These findings suggest that cannabidiol could be exerting its anticonvulsant effects, at least in part, through its actions on voltage-gated sodium channels, and resurgent current may be a promising therapeutic target for the treatment of epilepsy syndromes.”

http://www.ncbi.nlm.nih.gov/pubmed/27267376

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Could cannabidiol be used as an alternative to antipsychotics?

“Schizophrenia is a mental disorder that affects close to 1% of the population. Individuals with this disorder often present signs such as hallucination, anxiety, reduced attention, and social withdrawal. Although antipsychotic drugs remain the cornerstone of schizophrenia treatment, they are associated with severe side effects.

Recently, the endocannabinoid system (ECS) has emerged as a potential therapeutic target for pharmacotherapy that is involved in a wide range of disorders, including schizophrenia.

Since its discovery, a lot of effort has been devoted to the study of compounds that can modulate its activity for therapeutic purposes.

Among them, cannabidiol (CBD), a non-psychoactive component of cannabis, shows great promise for the treatment of psychosis, and is associated with fewer extrapyramidal side effects than conventional antipsychotic drugs.

The overarching goal of this review is to provide current available knowledge on the role of the dopamine system and the ECS in schizophrenia, and to discuss key findings from animal studies and clinical trials investigating the antipsychotic potential of CBD.”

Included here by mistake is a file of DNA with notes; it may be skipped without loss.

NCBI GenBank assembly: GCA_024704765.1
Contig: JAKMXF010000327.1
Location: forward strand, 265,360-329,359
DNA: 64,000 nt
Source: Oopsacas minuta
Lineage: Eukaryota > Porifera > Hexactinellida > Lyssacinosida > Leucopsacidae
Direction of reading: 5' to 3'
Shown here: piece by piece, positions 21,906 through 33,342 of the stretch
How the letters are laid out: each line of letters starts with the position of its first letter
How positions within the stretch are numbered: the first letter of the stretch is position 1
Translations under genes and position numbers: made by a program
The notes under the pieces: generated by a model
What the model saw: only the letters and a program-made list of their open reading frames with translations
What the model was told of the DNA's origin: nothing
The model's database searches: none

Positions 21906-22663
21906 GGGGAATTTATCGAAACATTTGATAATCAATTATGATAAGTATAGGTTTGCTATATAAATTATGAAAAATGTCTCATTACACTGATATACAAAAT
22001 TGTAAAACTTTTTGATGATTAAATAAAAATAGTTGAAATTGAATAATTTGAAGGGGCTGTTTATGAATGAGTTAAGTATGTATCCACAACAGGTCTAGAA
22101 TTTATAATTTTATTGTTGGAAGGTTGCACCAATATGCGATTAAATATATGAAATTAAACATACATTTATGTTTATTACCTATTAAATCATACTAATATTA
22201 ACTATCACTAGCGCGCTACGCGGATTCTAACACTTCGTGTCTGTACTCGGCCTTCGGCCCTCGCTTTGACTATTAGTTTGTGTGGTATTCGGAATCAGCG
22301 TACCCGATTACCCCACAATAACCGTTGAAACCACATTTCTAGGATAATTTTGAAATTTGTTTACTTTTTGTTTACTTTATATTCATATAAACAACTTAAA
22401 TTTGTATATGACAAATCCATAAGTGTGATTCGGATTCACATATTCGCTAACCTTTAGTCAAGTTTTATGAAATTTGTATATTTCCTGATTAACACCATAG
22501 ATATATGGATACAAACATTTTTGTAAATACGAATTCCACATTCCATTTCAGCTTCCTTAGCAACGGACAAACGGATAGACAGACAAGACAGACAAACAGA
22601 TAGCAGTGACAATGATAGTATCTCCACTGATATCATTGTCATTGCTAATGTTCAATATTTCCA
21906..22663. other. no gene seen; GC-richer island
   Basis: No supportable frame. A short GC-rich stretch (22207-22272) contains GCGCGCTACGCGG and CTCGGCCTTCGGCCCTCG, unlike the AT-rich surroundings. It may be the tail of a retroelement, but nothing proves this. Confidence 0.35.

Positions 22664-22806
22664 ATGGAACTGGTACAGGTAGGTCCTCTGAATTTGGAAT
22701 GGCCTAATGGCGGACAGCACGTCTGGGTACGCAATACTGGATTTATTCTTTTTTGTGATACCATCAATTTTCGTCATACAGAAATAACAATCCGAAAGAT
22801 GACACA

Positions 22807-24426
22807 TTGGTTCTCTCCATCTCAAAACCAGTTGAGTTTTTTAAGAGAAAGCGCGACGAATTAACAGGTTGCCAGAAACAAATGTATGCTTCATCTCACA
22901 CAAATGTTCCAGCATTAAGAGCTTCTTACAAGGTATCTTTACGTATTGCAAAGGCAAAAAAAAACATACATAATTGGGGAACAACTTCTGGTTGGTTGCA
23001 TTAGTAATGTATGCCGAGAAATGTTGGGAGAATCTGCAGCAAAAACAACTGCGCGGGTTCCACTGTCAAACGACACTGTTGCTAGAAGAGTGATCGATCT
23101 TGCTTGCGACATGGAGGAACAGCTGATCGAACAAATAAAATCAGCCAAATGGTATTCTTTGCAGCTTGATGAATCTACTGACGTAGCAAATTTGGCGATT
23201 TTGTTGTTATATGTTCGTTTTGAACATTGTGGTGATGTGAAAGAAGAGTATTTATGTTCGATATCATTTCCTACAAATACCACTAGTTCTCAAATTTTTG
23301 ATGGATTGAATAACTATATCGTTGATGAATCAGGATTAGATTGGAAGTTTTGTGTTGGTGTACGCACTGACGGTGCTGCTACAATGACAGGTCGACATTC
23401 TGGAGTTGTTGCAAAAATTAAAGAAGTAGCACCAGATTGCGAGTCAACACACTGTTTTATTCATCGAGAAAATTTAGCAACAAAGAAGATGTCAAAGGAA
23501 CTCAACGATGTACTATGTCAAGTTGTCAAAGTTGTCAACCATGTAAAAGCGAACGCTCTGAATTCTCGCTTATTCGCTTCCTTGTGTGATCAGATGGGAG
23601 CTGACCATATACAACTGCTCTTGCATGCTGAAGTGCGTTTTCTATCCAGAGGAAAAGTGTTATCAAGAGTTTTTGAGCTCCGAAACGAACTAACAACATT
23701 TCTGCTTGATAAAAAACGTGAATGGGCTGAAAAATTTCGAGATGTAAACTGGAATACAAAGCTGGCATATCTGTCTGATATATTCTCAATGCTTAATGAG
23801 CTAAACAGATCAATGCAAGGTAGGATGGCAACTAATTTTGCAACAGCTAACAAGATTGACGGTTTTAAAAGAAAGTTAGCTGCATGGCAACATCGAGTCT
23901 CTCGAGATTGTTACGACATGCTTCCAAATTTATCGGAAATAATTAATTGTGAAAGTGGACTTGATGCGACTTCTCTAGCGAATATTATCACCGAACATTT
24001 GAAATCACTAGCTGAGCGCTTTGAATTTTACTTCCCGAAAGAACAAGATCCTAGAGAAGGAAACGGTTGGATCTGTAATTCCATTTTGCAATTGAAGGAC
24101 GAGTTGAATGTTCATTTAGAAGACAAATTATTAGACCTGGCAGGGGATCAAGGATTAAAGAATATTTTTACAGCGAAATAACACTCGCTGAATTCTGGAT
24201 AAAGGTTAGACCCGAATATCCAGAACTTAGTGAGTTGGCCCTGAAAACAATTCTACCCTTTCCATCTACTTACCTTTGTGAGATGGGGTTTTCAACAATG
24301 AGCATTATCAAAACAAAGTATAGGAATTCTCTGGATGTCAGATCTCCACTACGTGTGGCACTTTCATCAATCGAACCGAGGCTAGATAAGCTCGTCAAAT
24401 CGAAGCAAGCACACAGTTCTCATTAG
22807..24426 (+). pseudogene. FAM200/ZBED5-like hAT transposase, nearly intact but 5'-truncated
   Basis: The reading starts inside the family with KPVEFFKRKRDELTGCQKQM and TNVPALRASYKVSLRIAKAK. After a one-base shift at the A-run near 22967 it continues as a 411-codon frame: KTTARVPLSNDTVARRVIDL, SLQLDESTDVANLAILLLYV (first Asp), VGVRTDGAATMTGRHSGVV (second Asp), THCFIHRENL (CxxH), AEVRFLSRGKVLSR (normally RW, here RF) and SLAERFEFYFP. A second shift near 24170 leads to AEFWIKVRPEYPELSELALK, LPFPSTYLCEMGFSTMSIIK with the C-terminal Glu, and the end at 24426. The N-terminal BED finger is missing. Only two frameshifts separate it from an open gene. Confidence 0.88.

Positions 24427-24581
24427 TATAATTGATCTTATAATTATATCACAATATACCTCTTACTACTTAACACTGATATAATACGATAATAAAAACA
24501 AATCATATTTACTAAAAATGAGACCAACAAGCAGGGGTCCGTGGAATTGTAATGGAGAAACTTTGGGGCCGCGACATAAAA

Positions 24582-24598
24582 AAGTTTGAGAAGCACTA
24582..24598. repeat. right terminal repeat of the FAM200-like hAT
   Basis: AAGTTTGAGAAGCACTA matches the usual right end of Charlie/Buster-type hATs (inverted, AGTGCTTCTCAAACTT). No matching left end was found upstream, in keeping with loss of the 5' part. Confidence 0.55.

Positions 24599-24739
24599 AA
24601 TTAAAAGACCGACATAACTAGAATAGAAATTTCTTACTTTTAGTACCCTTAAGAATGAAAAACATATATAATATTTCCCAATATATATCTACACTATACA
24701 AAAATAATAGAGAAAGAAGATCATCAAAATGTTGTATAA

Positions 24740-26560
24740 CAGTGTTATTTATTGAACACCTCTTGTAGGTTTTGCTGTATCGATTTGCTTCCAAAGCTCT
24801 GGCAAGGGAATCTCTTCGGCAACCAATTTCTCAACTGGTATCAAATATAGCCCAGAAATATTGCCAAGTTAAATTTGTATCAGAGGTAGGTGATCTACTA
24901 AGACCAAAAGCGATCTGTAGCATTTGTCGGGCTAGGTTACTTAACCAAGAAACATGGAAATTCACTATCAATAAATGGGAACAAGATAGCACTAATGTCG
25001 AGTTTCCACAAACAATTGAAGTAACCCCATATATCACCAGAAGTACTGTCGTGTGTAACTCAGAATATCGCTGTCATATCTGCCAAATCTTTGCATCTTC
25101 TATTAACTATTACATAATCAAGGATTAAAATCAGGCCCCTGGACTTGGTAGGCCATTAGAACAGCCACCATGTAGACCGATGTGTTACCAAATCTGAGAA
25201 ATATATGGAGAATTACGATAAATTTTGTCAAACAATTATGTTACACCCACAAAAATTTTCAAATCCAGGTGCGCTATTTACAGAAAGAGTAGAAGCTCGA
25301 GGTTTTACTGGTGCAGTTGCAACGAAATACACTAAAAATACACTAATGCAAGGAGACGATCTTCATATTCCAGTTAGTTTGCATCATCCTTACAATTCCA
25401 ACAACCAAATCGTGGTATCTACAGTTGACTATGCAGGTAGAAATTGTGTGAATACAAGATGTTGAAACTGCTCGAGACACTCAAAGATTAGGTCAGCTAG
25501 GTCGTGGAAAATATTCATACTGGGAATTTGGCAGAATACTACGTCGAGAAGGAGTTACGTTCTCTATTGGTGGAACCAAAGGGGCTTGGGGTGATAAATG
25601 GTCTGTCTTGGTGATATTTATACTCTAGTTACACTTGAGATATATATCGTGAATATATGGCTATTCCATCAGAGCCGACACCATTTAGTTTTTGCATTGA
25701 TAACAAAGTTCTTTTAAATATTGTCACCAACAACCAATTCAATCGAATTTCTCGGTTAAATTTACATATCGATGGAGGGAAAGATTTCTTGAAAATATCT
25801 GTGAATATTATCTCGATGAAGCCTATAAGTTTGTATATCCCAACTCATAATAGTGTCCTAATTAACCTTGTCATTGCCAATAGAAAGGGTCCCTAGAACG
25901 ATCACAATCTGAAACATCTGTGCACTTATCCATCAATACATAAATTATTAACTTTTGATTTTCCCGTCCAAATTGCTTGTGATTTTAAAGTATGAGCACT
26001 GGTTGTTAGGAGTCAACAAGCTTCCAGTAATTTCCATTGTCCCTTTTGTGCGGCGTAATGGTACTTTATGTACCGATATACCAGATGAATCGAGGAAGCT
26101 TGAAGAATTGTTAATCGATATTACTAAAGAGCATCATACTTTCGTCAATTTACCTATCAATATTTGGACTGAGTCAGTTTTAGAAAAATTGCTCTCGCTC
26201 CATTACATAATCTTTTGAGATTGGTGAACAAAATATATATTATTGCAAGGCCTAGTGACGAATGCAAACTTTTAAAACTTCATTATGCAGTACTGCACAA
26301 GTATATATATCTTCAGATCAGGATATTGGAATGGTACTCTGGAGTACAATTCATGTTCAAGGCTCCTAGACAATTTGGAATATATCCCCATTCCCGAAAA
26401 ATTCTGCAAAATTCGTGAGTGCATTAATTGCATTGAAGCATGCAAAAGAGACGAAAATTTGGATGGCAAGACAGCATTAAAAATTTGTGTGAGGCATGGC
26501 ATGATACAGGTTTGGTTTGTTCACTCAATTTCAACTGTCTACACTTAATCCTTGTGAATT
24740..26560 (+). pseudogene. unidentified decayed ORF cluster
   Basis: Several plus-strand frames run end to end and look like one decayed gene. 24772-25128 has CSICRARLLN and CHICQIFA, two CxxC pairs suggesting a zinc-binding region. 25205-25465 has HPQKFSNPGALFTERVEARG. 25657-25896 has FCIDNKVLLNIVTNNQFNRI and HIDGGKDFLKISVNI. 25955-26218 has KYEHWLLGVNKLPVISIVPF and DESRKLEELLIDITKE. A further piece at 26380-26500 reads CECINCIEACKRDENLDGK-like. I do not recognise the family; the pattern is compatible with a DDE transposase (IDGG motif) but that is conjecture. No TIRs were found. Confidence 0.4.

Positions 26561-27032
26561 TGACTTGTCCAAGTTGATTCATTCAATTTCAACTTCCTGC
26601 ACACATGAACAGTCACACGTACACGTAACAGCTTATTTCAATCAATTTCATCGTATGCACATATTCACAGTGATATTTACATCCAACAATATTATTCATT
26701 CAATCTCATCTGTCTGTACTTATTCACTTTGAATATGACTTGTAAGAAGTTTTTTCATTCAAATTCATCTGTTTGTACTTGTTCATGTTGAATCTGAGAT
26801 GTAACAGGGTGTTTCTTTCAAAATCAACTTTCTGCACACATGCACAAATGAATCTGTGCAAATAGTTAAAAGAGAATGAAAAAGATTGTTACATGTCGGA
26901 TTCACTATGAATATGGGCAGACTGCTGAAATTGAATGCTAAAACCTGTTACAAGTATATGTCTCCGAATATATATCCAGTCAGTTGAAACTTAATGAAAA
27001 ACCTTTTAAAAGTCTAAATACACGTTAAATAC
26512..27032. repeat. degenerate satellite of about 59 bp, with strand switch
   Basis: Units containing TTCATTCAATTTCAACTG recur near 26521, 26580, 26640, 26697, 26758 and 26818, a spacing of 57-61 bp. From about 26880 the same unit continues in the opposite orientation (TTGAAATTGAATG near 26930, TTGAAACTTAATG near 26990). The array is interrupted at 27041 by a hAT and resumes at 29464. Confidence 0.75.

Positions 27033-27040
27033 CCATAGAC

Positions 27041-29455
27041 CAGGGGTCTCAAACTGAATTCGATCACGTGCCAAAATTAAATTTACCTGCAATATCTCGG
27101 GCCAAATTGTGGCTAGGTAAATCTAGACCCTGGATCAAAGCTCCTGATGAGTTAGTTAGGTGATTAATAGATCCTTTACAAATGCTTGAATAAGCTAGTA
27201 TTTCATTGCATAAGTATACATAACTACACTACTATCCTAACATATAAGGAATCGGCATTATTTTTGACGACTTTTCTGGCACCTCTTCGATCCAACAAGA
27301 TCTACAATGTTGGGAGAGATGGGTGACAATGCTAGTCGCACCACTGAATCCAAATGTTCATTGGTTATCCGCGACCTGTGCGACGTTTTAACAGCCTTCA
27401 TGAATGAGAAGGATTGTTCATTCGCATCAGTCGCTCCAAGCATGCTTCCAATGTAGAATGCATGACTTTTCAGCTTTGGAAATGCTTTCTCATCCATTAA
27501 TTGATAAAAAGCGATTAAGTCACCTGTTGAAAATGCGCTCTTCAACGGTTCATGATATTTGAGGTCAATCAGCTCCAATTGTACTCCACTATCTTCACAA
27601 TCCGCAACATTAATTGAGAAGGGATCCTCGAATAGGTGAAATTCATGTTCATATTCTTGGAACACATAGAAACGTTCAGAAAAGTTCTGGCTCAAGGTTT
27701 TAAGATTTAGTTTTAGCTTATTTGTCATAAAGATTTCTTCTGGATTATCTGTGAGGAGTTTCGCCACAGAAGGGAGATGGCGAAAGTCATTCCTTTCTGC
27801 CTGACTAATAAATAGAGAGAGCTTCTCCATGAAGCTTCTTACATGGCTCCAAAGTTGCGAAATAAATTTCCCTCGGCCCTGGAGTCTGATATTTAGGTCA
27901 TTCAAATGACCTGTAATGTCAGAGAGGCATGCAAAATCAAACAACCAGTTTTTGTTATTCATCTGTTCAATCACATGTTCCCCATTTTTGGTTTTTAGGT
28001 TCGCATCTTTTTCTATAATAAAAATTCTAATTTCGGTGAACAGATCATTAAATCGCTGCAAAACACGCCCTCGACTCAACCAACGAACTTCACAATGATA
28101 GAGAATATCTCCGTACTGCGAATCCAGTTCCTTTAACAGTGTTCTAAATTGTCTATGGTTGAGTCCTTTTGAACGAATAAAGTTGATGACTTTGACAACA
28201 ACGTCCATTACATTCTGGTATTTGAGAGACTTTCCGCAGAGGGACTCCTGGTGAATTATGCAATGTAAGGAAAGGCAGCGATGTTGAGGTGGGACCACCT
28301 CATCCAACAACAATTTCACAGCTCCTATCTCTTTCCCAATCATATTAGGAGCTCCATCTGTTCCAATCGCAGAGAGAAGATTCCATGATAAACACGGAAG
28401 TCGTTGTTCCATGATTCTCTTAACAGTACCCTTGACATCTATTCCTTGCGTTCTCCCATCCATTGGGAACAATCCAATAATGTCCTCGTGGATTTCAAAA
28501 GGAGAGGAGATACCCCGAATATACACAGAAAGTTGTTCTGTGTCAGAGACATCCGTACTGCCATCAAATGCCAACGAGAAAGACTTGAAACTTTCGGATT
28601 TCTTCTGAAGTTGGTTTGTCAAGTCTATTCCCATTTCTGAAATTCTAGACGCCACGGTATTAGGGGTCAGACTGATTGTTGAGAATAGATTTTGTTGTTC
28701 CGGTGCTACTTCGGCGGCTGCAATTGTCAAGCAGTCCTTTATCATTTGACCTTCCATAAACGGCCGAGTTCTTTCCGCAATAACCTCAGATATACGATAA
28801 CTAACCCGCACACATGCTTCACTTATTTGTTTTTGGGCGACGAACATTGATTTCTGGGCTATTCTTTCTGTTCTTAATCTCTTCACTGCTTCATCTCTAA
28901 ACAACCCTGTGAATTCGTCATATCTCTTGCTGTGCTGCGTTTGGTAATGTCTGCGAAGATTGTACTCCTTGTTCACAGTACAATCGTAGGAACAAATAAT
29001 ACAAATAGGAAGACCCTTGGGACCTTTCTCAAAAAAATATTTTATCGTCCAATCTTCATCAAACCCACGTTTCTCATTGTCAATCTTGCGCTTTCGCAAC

http://www.ncbi.nlm.nih.gov/pubmed/27267317

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Sativex Associated With Behavioral-Relapse Prevention Strategy as Treatment for Cannabis Dependence: A Case Series.

“The current lack of pharmacological treatments for cannabis dependence warrants the use of novel approaches and further investigation of promising pharmacotherapy.

In this case series, we assessed the use of self-titrated dosages of Sativex (1:1, Δ-tetrahydrocannabinol [THC]/cannabidiol [CBD] combination) and motivational enhancement therapy and cognitive behavioral therapy (MET/CBT) for the treatment of cannabis dependence among 5 treatment-seeking community-recruited cannabis-dependent subjects.

THC/CBD metabolite concentration indicated reduced cannabis use and compliance with medication.

CONCLUSIONS:

In summary, this pilot study found that with Sativex in combination with MET/CBT reduced cannabis use while preventing increases in craving and withdrawal in the 4 participants completing the study. Further systematic exploration of Sativex as a pharmacological treatment option for cannabis dependence should be performed.”

http://www.ncbi.nlm.nih.gov/pubmed/27261670